Saturday, July 14, 2012

Move First, Think Later

Willy Hendrik's book "Move First, Think Later" arrived in my mailbox a few days ago. I have not been able to read much out of it but the first impression is that the book has been worth waiting for. You can read a few sample pages at the New in Chess Web site.

The first few pages is loaded with controversial stuff and it makes a lot of sense. After reading just a few ages, I dare to suggest that those few pages alone makes the book worth buying. Hey, Reading 20+ pages is probably well above the average of pages read from any chess book bought. Don't stare at me, Opening Monographs!

This book will problaly be an inspiration for many posts to come.


  1. This book looks very interesting.

    Certainly the title grabs the attention.

    I just have too many books in the queue right now.

  2. Did read it in 2 days ( without doing the exercises ). Its nice to read how he takes his bazooka and blasts several of these ideas of the "chess instruction establishment " in the orbit. But i think he goes to far, many things are not understood by Hendriks. If he says: there is no judgement of positions without any calculation then this is true. But the calculation used for judgement is different to a calculation of a concrete idea. If he says that a counterattac in the cenetr is usually not possible if someone get attact at a wing then thats true. But if it would be possible then this would speed down the opponent-attac at the wing, so a counterattac at the center ( instead at the other wing ) would be good(better) IF POSSIBLE.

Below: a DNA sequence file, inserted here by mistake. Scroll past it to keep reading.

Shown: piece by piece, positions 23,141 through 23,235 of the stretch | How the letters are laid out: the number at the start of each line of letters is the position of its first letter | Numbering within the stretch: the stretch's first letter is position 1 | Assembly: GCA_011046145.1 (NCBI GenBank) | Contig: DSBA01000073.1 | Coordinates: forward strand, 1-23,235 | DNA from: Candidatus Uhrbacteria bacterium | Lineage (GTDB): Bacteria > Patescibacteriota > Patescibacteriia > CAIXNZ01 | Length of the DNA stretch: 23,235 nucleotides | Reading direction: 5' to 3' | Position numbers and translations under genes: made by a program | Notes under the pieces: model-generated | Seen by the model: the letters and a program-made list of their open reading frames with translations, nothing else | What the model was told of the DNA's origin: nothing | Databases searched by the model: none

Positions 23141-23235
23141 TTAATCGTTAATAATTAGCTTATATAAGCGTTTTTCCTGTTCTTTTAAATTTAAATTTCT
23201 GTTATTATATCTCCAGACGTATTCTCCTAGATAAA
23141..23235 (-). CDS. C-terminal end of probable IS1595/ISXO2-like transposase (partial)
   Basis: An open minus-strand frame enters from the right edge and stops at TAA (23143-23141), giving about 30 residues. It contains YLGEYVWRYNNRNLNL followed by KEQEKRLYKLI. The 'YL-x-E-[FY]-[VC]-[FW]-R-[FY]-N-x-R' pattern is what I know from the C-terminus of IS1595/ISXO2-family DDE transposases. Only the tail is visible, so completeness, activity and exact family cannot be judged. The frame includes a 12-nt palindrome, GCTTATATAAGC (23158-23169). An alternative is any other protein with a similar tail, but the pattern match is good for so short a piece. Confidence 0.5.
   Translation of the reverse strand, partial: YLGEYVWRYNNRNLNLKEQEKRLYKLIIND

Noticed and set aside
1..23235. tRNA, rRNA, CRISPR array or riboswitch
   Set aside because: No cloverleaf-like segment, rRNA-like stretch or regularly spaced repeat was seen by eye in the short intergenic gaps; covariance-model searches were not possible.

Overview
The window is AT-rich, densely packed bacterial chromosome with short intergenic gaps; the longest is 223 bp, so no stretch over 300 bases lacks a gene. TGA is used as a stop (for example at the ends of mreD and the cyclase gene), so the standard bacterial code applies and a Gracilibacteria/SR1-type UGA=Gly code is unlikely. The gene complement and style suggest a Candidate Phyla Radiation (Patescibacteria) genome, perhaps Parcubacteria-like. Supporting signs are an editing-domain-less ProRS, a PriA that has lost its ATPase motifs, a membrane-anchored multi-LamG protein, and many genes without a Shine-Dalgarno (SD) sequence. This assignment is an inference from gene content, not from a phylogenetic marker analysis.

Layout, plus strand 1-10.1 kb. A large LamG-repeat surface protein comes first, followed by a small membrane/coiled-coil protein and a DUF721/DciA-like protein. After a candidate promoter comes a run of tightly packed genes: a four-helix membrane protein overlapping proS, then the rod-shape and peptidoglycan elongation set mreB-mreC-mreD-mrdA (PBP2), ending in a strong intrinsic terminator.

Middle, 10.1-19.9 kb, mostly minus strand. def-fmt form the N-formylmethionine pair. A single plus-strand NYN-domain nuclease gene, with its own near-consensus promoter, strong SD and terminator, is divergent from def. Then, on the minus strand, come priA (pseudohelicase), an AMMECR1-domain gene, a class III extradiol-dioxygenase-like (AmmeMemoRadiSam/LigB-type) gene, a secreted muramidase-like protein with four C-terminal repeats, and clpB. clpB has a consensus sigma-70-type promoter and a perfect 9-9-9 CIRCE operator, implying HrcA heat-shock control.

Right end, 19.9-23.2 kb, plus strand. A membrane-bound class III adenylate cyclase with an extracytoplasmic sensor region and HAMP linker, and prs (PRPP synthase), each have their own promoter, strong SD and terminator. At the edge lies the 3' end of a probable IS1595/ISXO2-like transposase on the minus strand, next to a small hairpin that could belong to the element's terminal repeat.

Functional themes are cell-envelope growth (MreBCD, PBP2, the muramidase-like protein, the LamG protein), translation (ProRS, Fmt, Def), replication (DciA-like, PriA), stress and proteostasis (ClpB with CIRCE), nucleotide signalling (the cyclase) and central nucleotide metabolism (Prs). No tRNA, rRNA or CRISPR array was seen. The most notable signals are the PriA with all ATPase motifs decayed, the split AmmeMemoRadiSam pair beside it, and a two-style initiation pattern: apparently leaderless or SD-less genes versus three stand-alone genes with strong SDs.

Funny that he said he studied Philosophy but he did not understand Stalins "Joke" : "Quantity is a Quality too"

    Engels did explain the transformation of quantity into quality in the "Anti-Dühring":

    In conclusion we shall call one more witness for the transformation of quantity into quality, namely—Napoleon. He makes the following reference to the fights between the French cavalry, who were bad riders but disciplined, and the Mamelukes, who were undoubtedly the best horsemen of their time for single combat, but lacked discipline: “Two Mamelukes were undoubtedly more than a match for three Frenchmen; 300 Frenchmen could generally beat 300 Mamelukes, and 1,000 Frenchmen invariably defeated 1,000 Mamelukes.”

    Stalin did not care that his Soldiers where bad educated and had bad chances, so Stalin made this "Joke".

    Some of the 138 Exercises ( which are simply the diagrams to the Text of the Book and printed again seperatly to fill some of the 254 often empty pages ) are taken from other books..
    And that for 21.95 Euro...

  3. Very interesting! Thank you for sharing! I think the author is choosing a provocative stance from time to time. Still, it is refreshing to have your ideas challenged. I will get back with a review when I have read the book.